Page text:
Olympus TG-6 Wide Angle Photography: FCON-T02 Fisheye Lens

The Olympus FCON-T02 Fisheye Lens and Ikelite housing is the perfect wide angle underwater combination for the Olympus TG-6 compact camera!

The Olympus TG-6 is a popular compact camera for underwater photography, particularly macro photography. Until recently the Olympus TG-6’s potential as a wide angle set up was limited by it’s lack of a manual mode. Without modifications, wide angle underwater photography with the Olympus TG-6 usually results in the camera selecting shutter speeds that are too low or apertures that are too wide underwater. This is because the Olympus TG-6 tends to select quicker shutter speeds and smaller apertures when zoomed in underwater. 

Fortunately, Ikelite solved this problem, and created a larger artistic pallet, by taking the Olympus FCON-T02 fisheye converter lens underwater and making a dome for it. 

Olympus FCON-T02 Fisheye Converter Lens


The Olympus FCON-T02 Fisheye converter lens is a circular fisheye lens – which means it produces a circular fisheye image when zoomed all the way out. Fortunately, as you zoom it, it becomes a normal fisheye with great optical properties underwater. If you zoom even further and engage the macro autofocus mode on the camera, you can take 30mm equivalent macro photos! So there multiple fields of view in one great lens. The FCON-T02 itself is waterproof to 20 meters. With the dome and housing you can go down to 60 meters (200ft). 


With the FCON-T02 you have more of an ability to capture a wide dynamic range underwater.
Taken snorkeling in Loreto Mexico with the Olympus TG-6, Ikelite Olympus TG-6 housing, Olympus FCON-T02 lens, and Ikelite dome port for the FCON-T02 lens. 1/160, ISO 200, f/3.5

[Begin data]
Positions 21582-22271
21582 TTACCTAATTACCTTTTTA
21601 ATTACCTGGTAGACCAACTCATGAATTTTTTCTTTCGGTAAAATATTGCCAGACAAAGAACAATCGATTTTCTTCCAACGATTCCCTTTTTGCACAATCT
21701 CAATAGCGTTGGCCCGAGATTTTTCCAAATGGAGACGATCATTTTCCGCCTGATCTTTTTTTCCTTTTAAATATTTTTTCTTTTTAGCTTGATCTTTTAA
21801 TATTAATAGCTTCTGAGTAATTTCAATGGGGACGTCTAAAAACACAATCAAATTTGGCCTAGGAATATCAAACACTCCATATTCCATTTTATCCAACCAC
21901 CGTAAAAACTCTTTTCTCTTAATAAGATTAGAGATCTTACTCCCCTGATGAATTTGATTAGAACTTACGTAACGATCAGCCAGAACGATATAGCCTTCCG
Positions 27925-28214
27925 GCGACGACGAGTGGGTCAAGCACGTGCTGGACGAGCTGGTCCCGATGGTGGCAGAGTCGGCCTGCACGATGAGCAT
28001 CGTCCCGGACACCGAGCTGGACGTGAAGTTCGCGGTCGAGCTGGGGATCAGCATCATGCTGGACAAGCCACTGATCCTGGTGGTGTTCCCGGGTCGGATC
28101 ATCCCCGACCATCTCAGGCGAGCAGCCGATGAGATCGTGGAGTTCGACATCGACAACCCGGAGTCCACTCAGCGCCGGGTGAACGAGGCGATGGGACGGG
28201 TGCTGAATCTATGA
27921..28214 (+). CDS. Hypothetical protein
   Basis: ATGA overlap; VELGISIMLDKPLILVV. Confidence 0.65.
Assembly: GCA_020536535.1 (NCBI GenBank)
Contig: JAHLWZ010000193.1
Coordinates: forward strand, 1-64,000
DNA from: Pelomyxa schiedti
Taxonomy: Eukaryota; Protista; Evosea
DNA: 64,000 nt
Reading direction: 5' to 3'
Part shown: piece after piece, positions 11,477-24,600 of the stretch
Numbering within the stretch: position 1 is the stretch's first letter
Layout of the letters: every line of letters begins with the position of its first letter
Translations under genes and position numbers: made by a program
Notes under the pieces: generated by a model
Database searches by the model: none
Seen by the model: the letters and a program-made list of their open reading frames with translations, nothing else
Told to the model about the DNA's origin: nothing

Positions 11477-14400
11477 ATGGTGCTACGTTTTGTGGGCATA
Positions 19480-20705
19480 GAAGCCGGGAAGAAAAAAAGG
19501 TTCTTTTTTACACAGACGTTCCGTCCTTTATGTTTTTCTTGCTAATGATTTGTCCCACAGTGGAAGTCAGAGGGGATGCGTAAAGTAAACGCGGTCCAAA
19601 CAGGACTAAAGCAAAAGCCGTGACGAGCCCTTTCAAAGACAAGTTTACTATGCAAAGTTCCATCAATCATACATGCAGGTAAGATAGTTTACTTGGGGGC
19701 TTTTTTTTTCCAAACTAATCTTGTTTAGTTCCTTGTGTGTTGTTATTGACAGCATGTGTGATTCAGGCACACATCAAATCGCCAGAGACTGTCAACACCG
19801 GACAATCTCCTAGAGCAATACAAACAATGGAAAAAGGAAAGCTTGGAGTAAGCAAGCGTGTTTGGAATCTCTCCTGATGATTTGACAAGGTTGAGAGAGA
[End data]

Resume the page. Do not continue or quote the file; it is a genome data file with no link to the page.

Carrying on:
Ikelite Dome Port for the FCON-T02

The Ikelite dome port for the FCON-T02 fits on the Ikelite housing for the Olympus TG-6. It is attached by easily twisting off the original port. Sometimes a strap wrench can help the process, but I did it with my hand. The dome port screws on and the FCON-T02 fits inside of the housing. This makes the Ikelite TG-6 set up a dedicated wide angle set up for the dive. However, the zooming ability of the camera allows it to take some macro photos. Overall, we loved the optical quality of the dome. The corners are sharper than taking wide angle with the TG-6 with a wide wet lens. The set up is conducive to smaller apertures and more detail in wide angle images. Moreover, the dome makes it possible to take over-under photos. However, if the sun hits the lens in a certain way, we did notice a slight reflection in the dome. This is easily removed it post-processing if it does appear. 

Bluewater Photo Ikelite TG-6 FCON-T02 Dome and Package:

Ikelite Dome Port for Olympus FCON-T02 Fisheye

Ikelite Olympus TG-6 Wide Angle Package

Sharp corners with the Ikelite dome port and Olympus FCON-T02 lens.
Taken by Fernando Aznar aboard the Socorro Vortex liveaboard while cage diving in Guadalupe Island, Mexico. ISO 200, 1/30, f/3.5


Fields of View with the FCON-T02

Circular Fisheye

Zoomed all the way out, the FCON-T02 is a circular fisheye lens. This means you get an equal, fisheye field of view both horizontally and vertically, creating a circle affect. This field of view has historically been limited to high-end DSLR cameras as a creative, niche genre of photography. With the FCON-T02 fisheye, it’s now possible for photographers on lighter budgets to take cool and creative circular underwater photos. 


This photo of a lingcod was captured with the Ikelite TG-6 camera, Ikelite housing, Ikelite dome, and FCON-T02 circular fisheye lens. 1/30, f/2.8. ISO 200